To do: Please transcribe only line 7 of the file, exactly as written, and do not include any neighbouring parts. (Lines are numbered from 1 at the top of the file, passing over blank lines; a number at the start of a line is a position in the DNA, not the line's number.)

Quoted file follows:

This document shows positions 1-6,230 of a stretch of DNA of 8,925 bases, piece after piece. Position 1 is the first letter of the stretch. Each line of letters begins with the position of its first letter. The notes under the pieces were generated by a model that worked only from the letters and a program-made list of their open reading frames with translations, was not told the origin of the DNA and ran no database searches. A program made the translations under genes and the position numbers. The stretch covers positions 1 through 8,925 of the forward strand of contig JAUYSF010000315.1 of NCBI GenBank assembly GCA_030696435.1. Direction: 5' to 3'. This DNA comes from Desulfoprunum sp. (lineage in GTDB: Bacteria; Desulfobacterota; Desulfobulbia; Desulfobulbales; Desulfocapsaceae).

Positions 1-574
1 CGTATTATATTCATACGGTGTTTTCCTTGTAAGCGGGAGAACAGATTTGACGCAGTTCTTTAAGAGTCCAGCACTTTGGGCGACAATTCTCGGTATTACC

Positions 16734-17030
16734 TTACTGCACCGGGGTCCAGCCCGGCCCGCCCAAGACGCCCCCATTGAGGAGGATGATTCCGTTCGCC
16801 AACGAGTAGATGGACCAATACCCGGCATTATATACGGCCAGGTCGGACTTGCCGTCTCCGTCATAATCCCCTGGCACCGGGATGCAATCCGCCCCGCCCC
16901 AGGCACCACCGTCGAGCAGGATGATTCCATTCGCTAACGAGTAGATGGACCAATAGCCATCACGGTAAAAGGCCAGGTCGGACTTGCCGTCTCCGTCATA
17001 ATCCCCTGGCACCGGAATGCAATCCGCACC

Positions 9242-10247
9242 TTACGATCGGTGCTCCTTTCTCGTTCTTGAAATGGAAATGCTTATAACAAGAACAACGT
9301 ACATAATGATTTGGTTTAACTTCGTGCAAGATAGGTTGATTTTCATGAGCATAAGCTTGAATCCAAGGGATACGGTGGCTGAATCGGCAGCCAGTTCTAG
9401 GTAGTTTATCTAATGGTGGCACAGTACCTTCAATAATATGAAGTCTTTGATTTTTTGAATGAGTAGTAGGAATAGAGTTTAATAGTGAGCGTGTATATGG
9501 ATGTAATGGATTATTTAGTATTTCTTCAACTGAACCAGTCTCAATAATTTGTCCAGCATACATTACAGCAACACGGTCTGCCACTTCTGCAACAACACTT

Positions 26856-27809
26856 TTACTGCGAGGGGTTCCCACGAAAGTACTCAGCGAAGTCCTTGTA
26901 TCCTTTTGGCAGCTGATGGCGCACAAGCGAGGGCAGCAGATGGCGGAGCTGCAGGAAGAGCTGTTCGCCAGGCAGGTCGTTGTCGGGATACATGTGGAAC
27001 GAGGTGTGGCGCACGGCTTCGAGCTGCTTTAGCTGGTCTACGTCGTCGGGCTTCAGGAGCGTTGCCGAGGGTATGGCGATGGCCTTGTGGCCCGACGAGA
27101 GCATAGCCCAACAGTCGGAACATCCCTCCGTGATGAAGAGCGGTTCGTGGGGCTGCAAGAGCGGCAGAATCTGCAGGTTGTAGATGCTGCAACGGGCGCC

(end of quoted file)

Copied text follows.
16901 AGGCACCACCGTCGAGCAGGATGATTCCATTCGCTAACGAGTAGATGGACCAATAGCCATCACGGTAAAAGGCCAGGTCGGACTTGCCGTCTCCGTCATA